305. (Lucille Clifton)

To my eyes and ears, the single greatest post-1960s American poet is Lucille Clifton. She is as essentially a lyric … More

304. (Harriet Jacobs)

Harriet Jacobs’ Incidents in the Life of a Slave Girl is a remarkable work of one of the few (only?) … More

303. (Alfred Lord Tennyson)

William Empson thought Tennyson’s “Flower in the crannied wall” an example of a poem whose supreme simplicity must nonetheless weld … More

302. (Charles Baudelaire)

Of the many wonderful poems by Baudelaire is “La Squelette laboureur,” available in a number of translations online: Le Squelette … More

301. (Lorine Niedecker)

Lorine Niedecker’s poems are taut as riddles. Here is “Easter”:   A robin stood by my porch and side-eyed raised … More

300. (Emily Dickinson)

Yvor Winters, who was as intense in his conviction of Dickinson’s greatness as any could be, thought “There’s a certain … More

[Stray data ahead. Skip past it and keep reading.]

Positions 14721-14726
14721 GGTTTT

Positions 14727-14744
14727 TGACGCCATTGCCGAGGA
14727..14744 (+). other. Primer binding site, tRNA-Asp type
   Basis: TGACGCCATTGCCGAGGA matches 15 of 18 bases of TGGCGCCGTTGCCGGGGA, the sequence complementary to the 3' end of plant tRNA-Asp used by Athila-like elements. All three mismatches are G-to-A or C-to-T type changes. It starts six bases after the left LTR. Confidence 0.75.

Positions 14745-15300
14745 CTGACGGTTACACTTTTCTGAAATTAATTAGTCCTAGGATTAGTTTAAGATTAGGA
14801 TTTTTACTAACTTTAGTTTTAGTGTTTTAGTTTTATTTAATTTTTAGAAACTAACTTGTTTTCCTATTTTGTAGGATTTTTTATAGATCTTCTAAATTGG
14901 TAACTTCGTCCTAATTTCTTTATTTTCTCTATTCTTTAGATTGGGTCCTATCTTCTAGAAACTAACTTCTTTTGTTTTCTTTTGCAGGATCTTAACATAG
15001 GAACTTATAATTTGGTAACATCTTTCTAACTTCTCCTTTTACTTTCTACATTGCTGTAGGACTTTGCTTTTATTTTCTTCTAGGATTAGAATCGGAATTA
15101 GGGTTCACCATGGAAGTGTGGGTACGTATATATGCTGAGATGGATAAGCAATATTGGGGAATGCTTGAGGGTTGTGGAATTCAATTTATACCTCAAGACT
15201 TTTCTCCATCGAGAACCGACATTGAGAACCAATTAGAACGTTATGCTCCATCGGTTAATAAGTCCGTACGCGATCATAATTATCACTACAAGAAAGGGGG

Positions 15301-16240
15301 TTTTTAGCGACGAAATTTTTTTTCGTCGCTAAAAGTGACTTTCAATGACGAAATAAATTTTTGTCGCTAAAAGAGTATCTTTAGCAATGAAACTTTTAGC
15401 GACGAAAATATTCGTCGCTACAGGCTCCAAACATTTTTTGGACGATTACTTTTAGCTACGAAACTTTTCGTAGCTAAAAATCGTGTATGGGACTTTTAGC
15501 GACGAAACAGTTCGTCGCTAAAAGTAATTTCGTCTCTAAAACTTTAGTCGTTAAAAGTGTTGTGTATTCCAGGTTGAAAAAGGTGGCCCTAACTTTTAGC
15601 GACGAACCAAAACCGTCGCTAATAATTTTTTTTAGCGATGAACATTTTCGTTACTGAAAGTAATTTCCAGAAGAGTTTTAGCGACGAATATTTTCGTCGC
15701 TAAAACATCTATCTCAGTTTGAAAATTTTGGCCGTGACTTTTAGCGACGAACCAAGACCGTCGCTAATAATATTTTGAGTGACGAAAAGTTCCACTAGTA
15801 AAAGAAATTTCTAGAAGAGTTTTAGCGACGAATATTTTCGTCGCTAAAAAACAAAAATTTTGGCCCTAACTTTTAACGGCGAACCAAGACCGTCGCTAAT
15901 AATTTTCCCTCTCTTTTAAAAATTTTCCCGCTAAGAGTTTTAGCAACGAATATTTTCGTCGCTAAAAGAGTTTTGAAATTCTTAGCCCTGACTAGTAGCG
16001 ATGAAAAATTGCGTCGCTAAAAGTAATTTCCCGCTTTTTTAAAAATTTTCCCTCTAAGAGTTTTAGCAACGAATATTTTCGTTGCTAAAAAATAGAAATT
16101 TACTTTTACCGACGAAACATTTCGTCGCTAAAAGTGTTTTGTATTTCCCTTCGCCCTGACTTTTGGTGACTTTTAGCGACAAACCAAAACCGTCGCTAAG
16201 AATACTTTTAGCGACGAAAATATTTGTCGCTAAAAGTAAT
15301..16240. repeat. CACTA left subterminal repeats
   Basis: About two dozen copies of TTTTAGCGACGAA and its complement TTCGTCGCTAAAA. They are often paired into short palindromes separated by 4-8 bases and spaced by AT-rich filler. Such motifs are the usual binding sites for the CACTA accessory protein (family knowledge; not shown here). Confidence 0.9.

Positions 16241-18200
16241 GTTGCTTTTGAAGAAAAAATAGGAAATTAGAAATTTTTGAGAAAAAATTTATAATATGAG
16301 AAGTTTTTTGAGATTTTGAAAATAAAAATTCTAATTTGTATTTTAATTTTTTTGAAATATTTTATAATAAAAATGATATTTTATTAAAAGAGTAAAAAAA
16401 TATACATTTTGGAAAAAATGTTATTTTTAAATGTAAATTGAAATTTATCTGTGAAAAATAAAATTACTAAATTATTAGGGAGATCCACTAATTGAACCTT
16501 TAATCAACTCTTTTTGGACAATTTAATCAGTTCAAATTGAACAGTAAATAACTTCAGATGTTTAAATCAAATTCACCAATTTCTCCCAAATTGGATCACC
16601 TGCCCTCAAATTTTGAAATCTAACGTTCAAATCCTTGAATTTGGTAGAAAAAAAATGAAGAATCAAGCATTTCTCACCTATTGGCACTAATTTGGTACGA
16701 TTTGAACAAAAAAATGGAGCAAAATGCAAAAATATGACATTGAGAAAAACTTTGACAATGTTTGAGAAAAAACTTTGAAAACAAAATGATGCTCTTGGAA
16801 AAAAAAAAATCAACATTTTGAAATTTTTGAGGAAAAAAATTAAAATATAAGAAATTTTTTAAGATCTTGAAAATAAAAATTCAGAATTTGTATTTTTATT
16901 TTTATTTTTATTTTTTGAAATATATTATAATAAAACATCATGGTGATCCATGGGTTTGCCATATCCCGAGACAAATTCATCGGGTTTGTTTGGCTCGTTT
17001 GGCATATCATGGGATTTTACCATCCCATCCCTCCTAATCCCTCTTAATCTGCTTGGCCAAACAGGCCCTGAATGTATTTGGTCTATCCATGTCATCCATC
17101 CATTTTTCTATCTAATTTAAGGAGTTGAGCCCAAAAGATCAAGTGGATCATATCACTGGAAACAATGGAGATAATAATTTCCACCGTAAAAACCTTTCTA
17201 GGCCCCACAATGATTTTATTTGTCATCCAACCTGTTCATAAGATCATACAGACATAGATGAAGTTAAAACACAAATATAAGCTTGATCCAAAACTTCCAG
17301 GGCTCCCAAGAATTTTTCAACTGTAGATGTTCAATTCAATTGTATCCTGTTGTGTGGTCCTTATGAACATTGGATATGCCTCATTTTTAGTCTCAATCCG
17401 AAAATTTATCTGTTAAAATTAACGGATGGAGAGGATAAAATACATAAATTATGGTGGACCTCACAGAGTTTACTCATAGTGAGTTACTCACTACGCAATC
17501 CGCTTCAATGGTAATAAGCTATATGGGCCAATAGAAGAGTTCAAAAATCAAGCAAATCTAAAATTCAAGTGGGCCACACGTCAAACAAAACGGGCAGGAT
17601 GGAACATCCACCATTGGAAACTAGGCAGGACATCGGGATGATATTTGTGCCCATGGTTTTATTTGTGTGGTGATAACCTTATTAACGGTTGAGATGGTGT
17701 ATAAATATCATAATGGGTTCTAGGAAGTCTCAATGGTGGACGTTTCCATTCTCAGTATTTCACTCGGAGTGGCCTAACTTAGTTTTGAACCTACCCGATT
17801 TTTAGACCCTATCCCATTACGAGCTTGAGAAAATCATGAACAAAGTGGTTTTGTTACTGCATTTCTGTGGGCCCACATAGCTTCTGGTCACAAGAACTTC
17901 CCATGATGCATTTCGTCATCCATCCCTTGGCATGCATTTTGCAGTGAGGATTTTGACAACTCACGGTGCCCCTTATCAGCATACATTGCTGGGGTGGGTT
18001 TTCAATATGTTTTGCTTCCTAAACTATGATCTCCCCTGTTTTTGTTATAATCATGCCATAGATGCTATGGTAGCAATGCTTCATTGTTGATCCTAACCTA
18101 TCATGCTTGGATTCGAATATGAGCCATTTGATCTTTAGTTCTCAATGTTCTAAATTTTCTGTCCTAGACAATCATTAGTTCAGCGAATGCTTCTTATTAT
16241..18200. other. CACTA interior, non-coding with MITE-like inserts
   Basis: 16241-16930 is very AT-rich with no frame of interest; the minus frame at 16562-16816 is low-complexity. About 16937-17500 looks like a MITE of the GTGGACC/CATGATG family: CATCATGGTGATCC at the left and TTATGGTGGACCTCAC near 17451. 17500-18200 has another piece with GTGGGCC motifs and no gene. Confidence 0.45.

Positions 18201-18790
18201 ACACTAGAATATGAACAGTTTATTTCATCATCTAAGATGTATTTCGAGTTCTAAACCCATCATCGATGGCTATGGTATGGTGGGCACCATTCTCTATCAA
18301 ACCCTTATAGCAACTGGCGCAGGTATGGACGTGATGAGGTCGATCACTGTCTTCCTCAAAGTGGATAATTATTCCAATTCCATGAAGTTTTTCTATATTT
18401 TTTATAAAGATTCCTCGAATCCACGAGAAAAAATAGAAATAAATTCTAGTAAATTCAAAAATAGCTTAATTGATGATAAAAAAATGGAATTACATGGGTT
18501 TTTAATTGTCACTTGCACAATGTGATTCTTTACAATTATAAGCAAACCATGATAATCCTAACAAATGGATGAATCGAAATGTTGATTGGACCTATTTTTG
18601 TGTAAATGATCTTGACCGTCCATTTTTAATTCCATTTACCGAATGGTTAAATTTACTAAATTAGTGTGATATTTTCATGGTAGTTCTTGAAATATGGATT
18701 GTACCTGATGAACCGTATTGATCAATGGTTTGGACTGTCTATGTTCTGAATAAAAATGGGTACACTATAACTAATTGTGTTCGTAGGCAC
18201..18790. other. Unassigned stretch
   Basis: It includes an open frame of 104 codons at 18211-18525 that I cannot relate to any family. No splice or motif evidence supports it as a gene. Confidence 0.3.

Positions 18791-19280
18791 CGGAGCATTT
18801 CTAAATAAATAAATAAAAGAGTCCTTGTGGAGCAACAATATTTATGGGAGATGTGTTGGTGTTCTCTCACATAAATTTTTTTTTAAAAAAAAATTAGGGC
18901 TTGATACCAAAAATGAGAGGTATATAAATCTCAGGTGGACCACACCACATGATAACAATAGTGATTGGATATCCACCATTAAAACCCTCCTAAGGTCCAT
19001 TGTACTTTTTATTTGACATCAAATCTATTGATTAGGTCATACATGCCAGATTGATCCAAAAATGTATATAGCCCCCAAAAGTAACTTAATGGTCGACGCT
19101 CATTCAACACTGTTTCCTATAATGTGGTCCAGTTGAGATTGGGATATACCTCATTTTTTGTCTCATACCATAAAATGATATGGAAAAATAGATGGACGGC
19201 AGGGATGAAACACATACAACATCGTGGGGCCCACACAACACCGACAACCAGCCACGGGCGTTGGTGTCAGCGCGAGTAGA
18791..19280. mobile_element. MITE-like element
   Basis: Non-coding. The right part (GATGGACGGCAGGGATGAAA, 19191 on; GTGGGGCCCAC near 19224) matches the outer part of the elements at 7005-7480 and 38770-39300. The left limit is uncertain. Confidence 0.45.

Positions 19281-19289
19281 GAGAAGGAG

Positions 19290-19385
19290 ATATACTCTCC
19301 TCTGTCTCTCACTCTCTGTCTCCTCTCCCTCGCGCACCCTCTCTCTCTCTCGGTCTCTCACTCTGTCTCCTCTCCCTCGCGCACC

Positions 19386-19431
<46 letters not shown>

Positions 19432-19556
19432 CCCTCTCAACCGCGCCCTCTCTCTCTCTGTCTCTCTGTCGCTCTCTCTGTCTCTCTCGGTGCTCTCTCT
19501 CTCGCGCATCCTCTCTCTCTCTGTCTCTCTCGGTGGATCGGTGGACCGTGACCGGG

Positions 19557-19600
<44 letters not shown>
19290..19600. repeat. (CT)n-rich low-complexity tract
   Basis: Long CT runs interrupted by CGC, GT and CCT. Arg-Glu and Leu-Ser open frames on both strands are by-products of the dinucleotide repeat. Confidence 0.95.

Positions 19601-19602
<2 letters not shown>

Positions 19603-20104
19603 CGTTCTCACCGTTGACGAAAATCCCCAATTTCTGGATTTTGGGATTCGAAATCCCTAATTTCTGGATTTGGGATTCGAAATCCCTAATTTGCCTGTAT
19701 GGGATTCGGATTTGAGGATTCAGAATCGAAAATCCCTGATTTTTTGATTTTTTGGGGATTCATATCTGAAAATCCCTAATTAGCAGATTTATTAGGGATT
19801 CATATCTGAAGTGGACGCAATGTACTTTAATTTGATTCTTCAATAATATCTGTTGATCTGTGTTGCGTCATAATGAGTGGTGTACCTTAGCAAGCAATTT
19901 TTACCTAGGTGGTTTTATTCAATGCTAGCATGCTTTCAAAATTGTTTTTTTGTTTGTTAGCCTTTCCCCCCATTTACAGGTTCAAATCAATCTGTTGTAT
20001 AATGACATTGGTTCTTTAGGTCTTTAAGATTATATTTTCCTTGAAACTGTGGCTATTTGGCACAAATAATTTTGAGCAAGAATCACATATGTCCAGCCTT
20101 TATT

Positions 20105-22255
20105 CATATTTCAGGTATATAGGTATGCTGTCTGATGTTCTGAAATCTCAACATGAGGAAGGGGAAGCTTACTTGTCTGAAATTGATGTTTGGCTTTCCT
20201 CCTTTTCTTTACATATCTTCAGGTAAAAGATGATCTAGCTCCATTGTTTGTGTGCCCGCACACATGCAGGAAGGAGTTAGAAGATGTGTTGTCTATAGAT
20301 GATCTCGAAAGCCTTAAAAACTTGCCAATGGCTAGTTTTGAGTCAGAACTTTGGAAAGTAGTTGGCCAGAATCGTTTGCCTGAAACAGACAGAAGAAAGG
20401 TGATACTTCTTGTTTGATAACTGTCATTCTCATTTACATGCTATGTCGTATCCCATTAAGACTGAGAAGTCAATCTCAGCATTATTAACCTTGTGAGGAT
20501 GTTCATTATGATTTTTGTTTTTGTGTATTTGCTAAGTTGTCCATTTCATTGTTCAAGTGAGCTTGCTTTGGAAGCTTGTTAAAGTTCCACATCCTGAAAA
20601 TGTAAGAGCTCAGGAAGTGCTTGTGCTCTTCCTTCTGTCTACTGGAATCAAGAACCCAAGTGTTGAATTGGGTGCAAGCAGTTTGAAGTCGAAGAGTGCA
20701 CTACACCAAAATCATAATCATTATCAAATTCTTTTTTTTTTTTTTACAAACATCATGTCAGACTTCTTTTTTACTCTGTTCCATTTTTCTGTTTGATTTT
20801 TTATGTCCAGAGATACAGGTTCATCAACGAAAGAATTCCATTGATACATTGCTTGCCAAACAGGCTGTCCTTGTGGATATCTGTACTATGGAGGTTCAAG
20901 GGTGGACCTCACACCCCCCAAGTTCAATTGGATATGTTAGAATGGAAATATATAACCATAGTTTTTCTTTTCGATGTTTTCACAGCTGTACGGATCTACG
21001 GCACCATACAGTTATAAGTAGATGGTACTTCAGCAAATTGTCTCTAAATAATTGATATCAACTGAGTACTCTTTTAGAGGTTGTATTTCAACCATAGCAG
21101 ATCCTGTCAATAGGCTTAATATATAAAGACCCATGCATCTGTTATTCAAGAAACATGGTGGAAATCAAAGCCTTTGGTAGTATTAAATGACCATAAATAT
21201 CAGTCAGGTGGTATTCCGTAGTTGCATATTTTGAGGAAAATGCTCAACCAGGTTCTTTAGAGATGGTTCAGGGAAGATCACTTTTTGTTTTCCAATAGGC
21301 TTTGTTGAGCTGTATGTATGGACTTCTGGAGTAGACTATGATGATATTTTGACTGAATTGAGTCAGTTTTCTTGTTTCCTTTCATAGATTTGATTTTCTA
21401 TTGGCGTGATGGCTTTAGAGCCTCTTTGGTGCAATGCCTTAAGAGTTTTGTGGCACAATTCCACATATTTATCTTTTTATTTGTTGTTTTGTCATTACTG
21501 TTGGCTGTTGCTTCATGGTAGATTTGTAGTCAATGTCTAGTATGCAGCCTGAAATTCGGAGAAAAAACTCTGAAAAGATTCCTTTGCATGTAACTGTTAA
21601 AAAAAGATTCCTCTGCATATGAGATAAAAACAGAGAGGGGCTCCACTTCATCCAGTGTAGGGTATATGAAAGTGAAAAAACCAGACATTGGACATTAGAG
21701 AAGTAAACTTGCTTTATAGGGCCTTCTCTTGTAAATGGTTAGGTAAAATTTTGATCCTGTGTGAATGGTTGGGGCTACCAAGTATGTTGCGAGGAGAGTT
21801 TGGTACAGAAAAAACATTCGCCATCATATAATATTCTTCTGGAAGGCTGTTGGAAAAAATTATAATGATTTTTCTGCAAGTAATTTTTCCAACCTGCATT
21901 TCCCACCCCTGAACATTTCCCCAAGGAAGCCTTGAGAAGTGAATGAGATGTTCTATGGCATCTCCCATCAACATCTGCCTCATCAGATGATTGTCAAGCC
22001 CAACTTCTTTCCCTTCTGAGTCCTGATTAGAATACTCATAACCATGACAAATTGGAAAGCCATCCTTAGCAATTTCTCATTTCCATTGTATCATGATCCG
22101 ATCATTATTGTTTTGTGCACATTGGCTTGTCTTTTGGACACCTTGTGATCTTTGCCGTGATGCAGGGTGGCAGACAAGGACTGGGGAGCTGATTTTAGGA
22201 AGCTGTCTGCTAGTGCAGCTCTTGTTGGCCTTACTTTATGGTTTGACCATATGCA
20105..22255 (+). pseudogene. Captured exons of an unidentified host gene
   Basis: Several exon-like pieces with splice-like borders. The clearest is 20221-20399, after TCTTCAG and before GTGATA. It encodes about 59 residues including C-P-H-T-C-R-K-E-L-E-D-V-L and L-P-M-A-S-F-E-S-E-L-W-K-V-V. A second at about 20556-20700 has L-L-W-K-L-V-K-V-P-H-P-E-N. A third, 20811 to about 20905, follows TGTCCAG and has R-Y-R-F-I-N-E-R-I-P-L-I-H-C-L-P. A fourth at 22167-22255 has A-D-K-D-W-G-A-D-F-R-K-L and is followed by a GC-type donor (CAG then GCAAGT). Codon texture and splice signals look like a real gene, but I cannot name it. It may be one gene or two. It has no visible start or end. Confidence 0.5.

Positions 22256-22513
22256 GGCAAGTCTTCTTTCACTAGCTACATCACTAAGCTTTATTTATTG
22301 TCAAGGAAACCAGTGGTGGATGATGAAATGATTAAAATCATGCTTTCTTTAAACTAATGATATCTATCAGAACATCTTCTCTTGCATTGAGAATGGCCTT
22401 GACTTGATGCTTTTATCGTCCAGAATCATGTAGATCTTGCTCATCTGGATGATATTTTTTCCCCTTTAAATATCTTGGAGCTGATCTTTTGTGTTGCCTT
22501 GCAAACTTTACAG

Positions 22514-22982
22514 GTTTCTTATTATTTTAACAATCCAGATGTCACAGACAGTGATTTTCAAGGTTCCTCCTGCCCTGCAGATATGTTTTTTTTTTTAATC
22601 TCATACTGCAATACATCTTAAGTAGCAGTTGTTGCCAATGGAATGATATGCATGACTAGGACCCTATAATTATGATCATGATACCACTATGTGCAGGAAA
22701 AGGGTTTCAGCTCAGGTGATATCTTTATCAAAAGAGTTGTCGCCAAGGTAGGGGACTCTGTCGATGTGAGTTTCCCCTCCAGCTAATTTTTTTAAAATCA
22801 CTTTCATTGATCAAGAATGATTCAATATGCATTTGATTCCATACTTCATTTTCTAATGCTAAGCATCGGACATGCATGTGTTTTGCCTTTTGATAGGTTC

299. (Mary Sidney)

Mary Sidney is among the greatest Elizabethan poets in English, her translations of the psalm an achievement of a style … More

298. (John Donne)

John Donne’s “Nocturnal Upon St. Lucy’s Day” is one of the most beautiful poems in English. Below is a discussion … More

297. (Geoffrey Hill)

Geoffrey Hill’s The Book of Baruch by the Gnostic Justin takes as its subject and condition the inverse of a … More

296. (William Wordsworth)

So much poetry is, on the surface even, about responses and responsibility, that it is possible to understand it as … More